Therefore, methodical meta-analyses are perhaps of greatest help to clinicians to address this question. Sun et al. recently conducted a systematic review and meta-analysis comparing high-dose radiotherapy to standard-dose radiotherapy in the setting of definitive concurrent chemoradiotherapy for esophageal cancer (9). With the pooled sample size across 12 studies and greater statistical power, they reported superior OS and local-regional control rates for patients receiving high-dose radiotherapy, and no difference in distant metastasis rate.
We commend the authors for a thorough and informative study that helps to inform radiation dosing for non-operable patients. However, there exists heterogeneity in their analyses that are worth commenting on and reanalyzing. This may or may not be accounted for by the degree of dose escalation in individual studies. Specifically, the magnitude of dose escalation may be an effect-modifier. To address this possible moderator variable, we conducted a meta-regression of study results, as identified by Sun et al. (9). Meta-regression is a meta-analytic method that specifically accounts for possible confounders to reveal the true effect of the variables of interest.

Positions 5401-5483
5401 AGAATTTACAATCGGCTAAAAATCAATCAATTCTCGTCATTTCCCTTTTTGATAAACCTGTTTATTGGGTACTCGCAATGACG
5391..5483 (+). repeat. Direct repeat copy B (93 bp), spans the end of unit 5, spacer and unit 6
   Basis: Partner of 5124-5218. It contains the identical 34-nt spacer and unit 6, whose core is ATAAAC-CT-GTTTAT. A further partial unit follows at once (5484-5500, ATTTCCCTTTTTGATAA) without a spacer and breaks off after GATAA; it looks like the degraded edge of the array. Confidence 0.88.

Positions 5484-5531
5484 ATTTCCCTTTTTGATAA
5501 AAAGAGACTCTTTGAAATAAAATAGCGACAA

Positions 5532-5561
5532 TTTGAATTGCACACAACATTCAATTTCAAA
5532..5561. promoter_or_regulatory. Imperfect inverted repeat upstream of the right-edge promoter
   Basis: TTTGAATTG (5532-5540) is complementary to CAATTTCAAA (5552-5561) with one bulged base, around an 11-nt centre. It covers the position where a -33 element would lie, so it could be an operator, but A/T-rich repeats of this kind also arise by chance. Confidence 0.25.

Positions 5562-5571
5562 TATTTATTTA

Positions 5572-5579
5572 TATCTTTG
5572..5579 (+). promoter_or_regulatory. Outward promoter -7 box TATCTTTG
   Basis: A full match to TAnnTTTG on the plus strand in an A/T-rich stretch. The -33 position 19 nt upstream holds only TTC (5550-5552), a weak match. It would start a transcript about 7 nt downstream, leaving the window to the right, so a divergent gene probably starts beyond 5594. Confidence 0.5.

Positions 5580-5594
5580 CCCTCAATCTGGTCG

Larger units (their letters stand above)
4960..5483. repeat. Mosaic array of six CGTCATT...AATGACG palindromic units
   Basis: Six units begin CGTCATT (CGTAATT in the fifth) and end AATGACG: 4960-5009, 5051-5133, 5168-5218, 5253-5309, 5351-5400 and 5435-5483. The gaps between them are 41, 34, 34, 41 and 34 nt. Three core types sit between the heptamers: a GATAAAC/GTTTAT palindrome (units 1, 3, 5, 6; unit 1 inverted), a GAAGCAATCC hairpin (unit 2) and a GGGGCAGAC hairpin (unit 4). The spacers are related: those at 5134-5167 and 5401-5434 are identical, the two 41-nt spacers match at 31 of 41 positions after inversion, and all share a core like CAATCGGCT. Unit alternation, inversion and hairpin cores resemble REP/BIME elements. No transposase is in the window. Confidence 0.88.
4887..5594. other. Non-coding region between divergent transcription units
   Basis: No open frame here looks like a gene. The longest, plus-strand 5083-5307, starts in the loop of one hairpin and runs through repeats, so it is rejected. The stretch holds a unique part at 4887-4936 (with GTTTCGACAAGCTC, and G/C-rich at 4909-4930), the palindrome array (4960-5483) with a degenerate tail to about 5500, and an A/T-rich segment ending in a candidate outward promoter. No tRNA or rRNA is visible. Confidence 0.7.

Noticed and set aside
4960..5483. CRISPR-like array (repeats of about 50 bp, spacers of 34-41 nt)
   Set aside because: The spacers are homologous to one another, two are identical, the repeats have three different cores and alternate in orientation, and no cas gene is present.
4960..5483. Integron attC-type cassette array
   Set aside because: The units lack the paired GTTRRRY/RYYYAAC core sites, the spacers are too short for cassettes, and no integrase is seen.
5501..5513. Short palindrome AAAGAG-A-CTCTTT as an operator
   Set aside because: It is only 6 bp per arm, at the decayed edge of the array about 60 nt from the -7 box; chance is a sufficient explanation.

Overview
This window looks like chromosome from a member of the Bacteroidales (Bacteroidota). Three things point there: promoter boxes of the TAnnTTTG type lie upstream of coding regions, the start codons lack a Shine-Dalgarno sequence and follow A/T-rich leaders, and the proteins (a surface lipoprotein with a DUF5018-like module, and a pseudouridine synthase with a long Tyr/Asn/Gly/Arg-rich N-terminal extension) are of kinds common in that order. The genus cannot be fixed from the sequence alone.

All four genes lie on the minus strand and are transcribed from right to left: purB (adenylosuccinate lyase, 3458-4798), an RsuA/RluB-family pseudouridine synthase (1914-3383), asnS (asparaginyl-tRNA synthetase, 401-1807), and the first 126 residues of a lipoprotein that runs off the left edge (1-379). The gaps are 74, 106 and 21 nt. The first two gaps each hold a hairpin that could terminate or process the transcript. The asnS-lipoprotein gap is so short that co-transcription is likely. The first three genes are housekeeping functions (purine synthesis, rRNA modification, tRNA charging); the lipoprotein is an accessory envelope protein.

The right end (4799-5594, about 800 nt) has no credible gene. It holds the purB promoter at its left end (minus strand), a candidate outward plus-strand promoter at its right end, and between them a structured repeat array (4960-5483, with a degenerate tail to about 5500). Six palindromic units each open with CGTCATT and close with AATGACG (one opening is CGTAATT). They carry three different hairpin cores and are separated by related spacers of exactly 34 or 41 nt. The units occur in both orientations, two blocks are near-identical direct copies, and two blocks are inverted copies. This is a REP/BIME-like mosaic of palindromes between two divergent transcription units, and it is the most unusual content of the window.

We included all 12 studies (4–7, 10–17) in our meta-regression. The difference in median dose of patients receiving high-dose and standard-dose radiotherapy was noted, per each study. Study data on OS, local-regional failure rate and distant metastasis rate were extracted, and cross-validated with that reported by Sun et al. (9). All studies reported on OS and were analyzed; stratified analyses by patient population (squamous cell carcinoma, and both squamous cell carcinoma and adenocarcinoma patients) were also conducted. Six studies (5, 6, 13–16) reported on local-regional failure and distant metastasis failure rates and were analyzed. A random-effects weighting was used for meta-regression when heterogeneity was high (I2 > 50); a fixed-effects weighting was used for low heterogeneity (I2 < 50). P-values less than 0.05 were considered statistically significant. All analyses were conducting using Stata 16.1 (StataCorp, College Station, TX, USA).